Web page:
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By Shaina Mishkin
January 9, 2020
Lixia Guo / Money

Yes, you can file your 2019 federal taxes online for free — but it pays to be smart about it.

The IRS struck a deal with tax preparation software companies in 2002 to ensure middle class taxpayers can file for free, but the rules are wonky and complicated, which might be one reason for the program's underuse.

About 70% of taxpayers qualify to use free tax prep software through the Free File Alliance, a joint effort between the IRS and several private tax preparation software companies, according to the IRS. But statistics show only about 2.7 million returns — out of about 134 million individual returns total — were filed using the IRS's Free File program for fiscal year 2018, according to IRS data.

While popular tax preparation software companies, like Intuit and H&R Block, are members of the Free File Alliance, you can only qualify for the Free File program if you access their software from Accessing the software any other way will bring you to the commercial version of the website, where you may have to pay to file your taxes, even if you would have qualified for the Free File program.

That doesn't necessarily mean a majority of taxpayers are paying unnecessary fees to file their taxes — many households with relatively simple tax situations might be able to file for free using commercial software — but it does mean some could be leaving money on the table.

The only way to truly ensure you're filing your federal return for free starts at Here are the tools available to you, based on your income:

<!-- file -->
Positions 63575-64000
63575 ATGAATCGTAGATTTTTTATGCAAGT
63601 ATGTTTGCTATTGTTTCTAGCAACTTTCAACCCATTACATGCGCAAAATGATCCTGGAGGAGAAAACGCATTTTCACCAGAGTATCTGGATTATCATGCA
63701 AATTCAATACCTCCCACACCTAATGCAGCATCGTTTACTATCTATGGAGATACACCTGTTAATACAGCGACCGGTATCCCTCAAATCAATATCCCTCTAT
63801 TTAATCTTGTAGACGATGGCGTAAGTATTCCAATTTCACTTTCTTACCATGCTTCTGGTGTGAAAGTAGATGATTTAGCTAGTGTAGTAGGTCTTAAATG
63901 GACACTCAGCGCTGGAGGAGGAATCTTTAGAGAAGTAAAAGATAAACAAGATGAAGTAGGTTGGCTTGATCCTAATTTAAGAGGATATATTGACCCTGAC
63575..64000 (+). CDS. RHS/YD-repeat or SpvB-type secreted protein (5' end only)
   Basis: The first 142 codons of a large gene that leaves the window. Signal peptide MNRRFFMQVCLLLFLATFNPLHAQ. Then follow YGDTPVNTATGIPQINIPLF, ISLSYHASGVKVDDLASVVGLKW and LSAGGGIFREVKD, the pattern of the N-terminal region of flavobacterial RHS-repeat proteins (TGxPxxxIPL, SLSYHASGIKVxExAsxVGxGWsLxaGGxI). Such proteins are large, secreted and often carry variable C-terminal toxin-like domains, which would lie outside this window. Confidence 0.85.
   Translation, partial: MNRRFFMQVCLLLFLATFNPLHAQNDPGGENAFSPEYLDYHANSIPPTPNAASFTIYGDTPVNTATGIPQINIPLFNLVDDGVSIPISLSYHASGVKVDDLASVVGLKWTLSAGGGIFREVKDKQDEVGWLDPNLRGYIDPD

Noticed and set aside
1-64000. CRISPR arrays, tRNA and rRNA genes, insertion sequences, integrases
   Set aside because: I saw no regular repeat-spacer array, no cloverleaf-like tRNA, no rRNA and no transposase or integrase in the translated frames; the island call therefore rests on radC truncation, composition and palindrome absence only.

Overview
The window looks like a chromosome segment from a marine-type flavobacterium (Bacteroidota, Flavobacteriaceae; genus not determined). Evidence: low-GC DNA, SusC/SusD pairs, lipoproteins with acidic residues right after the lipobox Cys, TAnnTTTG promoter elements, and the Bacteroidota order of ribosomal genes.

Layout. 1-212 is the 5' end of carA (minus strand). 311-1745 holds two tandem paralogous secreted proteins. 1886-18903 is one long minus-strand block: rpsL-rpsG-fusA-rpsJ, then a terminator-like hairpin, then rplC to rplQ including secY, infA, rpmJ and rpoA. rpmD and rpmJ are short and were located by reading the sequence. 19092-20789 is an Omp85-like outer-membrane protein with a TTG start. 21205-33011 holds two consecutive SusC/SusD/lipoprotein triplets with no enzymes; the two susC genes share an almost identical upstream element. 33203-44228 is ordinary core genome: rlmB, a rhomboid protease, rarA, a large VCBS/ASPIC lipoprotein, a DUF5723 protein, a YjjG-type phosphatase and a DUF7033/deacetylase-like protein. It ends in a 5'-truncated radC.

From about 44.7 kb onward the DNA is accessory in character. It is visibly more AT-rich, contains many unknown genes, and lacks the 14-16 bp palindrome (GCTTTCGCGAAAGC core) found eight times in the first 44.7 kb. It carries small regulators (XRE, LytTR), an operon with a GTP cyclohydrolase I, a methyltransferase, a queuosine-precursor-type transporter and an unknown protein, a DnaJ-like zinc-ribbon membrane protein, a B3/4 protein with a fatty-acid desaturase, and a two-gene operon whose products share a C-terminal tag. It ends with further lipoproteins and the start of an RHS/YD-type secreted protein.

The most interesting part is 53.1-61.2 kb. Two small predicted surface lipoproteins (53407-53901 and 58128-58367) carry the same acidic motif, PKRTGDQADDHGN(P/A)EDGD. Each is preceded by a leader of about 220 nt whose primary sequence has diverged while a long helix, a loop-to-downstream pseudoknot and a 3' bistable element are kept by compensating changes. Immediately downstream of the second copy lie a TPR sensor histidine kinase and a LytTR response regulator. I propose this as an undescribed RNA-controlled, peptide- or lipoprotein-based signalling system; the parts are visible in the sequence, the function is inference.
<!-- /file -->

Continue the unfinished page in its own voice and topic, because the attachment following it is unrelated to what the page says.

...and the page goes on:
Income $69,000 or less: Use Tax Preparation Software For Free with Free File

If your adjusted gross income was $69,000 or less in 2019, the IRS says you can file for free. But, to do that, you need to start at

Free file software will become available on the IRS website on January 10, 2020, according to the Free File Alliance. There, a slew of requirements will steer you towards the right software for you. If this year's free file options are similar to those offered last year, the software you can use will depend on your income, age, tax credit eligibility and residence. Users will be able to select a program from a list or use a tool to determine which software they qualify for. After determining which software they will use, taxpayers can click on a link to that company's Free File website, according to the IRS.

To ensure you qualify for free use of tax preparation software, you'll need to know your adjusted gross income. You can calculate your AGI by adding up taxable income like wages and investment gains, then subtracting certain deductions, like those for student loan interest or contributions to a retirement account.

Income Greater Than $69,000: File Taxes For Free Using Free File Fillable Forms

Those with adjusted gross incomes incomes greater than $69,000 may not be able to use free tax software under the Free File program, but they can prepare their taxes digitally with Free File Fillable Forms, the digital answer to sitting down at the table and doing your taxes by hand.

Like Free File's tax preparation software, the digital forms will also be accessible from the IRS's Free File webpage. Unlike tax preparation software, the digital form "offers only basic guidance," the IRS website warns.

"You can think of the Fillable Form as an analog to filling out a paper form by yourself," says Kathleen DeLaney Thomas, director of the UNC School of Law Tax Institute. "If you have a good understanding of how to report your taxes and you don't need assistance from tax preparation software, anyone can use the forms."

While Fillable Forms might be a good option for those used to filing their own taxes with a pen and paper, less confident taxpayers — or those with tricky tax situations — might be wise to consider paying for tax preparation after all. Common scenarios that can complicate the process include self-employment and substantial investments. You can find Money's picks for the best paid tax prep software here.

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